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Saturday, December 20, 2014
Samer Araabi and Jim Lobe*
- Just days before the opening meeting of the new international “Friends of Syria” in Tunis Friday, the debate over whether the United States should provide more support – including weapons – to opposition forces is gathering steam.
Over the weekend, two influential Republican senators called for Washington to provide greater material and other support, including arms, to rebel fighters associated with the opposition in an effort to oust President Bashar al-Assad.
“I am in favour of weapons being obtained by the opposition,” said Senator John McCain, who accused Russia and Iran of arming Assad, during a visit to Kabul, Afghanistan.
“People that are being massacred deserve to have the ability to defend themselves,” he declared, noting that Washington could provide arms indirectly through “third-world countries” and the Arab League.
His appeal was echoed both by Sen. Lindsay Graham, who was travelling with McCain, and by an open letter to President Barack Obama issued by two right-wing pro-Israel groups – the Foreign Policy Initiative (FPI) and the Foundation for Defence of Democracies (FDD) – and signed by more than four dozen foreign policy analysts and writers, most of them prominent neo-conservatives.
“Given American interests in the Middle East, as well as the implications for those seeking freedom in other repressive societies, it is imperative that the United States and its allies not remove any option from consideration, including military intervention,” wrote the letter’s signatories, many of whom championed the U.S. invasion of Iraq and have urged Washington to prepare for war with Iran.
But prominent figures, both in and outside the administration, are pushing back against the growing pressure from the right to intervene, particularly with arms, in what may well become a regional powder keg.
In the latest statement by a senior administration official, Gen. Martin Dempsey, chairman of the Joint Chiefs of Staff, argued Sunday against any overt support for the still-untested opposition movement.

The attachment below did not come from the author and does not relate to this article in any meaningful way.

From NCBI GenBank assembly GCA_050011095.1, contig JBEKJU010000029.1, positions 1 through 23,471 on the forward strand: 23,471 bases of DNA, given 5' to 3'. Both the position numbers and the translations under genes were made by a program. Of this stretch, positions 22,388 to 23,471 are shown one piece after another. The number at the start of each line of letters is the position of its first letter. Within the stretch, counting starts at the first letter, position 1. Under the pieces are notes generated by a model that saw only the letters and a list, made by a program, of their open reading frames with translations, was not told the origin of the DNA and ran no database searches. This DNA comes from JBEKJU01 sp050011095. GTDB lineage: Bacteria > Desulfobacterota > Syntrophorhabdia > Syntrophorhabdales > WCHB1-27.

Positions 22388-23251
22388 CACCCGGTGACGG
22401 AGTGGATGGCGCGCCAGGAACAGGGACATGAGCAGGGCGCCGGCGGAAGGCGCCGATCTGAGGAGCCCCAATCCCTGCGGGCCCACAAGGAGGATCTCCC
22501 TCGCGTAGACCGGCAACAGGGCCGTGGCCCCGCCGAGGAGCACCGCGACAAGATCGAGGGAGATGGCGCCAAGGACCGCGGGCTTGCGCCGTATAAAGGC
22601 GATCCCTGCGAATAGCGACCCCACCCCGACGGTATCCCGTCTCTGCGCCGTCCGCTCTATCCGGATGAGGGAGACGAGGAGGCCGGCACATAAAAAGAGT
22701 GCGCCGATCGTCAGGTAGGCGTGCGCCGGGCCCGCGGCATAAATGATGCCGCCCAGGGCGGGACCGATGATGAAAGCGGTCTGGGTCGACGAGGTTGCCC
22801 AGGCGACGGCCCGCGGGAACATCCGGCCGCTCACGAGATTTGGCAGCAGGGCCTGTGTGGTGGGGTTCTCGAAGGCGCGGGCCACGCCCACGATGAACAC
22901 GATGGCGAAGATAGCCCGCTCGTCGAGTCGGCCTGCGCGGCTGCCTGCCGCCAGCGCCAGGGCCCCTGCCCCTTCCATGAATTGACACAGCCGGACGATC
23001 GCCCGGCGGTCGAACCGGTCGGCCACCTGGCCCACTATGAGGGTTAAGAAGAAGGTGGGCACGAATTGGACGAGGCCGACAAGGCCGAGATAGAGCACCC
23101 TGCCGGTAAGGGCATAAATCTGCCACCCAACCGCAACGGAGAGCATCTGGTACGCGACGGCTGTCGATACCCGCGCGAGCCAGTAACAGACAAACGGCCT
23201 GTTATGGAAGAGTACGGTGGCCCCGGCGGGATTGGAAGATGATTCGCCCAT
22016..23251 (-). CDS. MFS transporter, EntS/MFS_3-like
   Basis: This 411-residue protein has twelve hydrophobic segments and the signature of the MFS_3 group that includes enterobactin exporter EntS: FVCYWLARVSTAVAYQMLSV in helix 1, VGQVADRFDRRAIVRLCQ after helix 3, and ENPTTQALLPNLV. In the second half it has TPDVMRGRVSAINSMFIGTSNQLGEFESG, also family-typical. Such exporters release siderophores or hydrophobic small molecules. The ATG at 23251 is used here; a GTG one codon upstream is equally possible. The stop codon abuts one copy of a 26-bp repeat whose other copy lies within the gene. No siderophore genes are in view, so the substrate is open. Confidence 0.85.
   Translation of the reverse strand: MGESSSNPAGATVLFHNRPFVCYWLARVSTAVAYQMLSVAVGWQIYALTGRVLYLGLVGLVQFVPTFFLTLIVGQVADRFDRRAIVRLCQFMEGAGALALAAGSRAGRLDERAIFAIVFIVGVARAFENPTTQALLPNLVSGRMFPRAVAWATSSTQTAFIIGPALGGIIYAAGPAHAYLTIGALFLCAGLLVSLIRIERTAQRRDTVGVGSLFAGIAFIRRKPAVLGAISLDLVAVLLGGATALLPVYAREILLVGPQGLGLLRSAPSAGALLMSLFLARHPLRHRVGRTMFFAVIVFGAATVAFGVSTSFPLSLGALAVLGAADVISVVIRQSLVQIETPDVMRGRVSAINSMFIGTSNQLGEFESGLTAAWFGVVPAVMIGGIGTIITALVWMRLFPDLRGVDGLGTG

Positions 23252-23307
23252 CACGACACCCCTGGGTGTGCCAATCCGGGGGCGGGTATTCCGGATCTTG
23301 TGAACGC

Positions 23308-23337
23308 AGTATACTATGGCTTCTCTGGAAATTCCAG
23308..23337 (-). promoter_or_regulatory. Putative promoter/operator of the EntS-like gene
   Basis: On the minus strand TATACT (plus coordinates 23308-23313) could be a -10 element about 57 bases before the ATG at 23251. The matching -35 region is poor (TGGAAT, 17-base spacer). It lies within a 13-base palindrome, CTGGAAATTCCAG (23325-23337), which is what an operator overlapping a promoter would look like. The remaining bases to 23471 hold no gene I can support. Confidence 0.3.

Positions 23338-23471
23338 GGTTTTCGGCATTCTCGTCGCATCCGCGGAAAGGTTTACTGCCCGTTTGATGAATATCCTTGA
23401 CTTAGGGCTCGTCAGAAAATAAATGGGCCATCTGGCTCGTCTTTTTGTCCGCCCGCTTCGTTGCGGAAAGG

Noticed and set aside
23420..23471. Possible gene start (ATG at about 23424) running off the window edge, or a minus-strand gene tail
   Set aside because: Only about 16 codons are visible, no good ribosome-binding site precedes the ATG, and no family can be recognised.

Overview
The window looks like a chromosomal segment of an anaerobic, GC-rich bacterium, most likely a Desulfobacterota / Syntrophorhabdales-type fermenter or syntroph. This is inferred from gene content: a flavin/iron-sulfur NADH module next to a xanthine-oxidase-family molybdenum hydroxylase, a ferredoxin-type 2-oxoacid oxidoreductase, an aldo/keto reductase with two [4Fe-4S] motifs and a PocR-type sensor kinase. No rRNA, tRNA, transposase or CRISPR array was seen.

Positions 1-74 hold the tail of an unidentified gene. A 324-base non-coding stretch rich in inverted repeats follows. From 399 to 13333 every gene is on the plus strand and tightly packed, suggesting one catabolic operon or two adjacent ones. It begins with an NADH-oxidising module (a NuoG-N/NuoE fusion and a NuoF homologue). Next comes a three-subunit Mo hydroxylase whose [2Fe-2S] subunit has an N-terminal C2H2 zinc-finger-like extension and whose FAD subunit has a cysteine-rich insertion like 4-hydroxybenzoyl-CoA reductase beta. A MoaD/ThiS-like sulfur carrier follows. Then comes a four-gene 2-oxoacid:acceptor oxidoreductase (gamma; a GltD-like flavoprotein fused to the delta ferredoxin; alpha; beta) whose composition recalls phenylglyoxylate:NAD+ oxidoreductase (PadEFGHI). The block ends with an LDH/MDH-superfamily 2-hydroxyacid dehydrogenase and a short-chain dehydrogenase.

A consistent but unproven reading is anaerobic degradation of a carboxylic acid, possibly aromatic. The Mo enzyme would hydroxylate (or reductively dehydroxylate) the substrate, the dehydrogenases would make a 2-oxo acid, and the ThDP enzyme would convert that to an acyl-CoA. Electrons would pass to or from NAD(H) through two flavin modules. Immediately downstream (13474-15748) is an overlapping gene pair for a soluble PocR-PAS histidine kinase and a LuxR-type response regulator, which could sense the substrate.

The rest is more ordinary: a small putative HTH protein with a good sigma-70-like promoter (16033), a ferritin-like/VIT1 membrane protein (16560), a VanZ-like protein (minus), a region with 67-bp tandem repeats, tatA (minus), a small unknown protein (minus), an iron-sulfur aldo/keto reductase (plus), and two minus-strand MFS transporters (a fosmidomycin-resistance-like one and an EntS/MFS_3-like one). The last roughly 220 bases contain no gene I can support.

“I think it’s premature to take a decision to arm the opposition movement in Syria, because I would challenge anyone to clearly identify for me the opposition movement in Syria at this point,” said Dempsey in an interview with CNN.
“There’s a number of players, all of whom are trying to reinforce their particular side of this issue. And until we’re a lot clearer about, you know, who they are and what they are, I think it would be premature to talk about arming them,” he noted.
In a policy brief published Tuesday by the Center for a New American Security, senior fellow Marc Lynch acknowledged that “military intervention will allow Americans to feel they are doing something,” but warned that “unleashing even more violence without a realistic prospect of changing the (Syrian) regime’s behaviour or improving security is neither just nor wise.”
Lynch, a George Washington University Middle East expert who is known to consult frequently with the White House, said Washington should instead “focus on engaging in a sustained and targeted campaign of pressure against the Assad regime with the end goal of bringing key components of the ruling coalition to the negotiating table to devise a post-Assad political path forward.”
His 13-page report called in particular for Washington to refer Assad to the International Criminal Court (ICC) if he refuses to step down, tighten existing economic sanctions against specific individuals in the Assad regime, and encourage the opposition to develop a “unified political voice”.
Despite numerous attempts to unify the opposition into a single cohesive movement, significant cleavages remain between various members of the opposition, and between the various anti-Assad organisations they represent.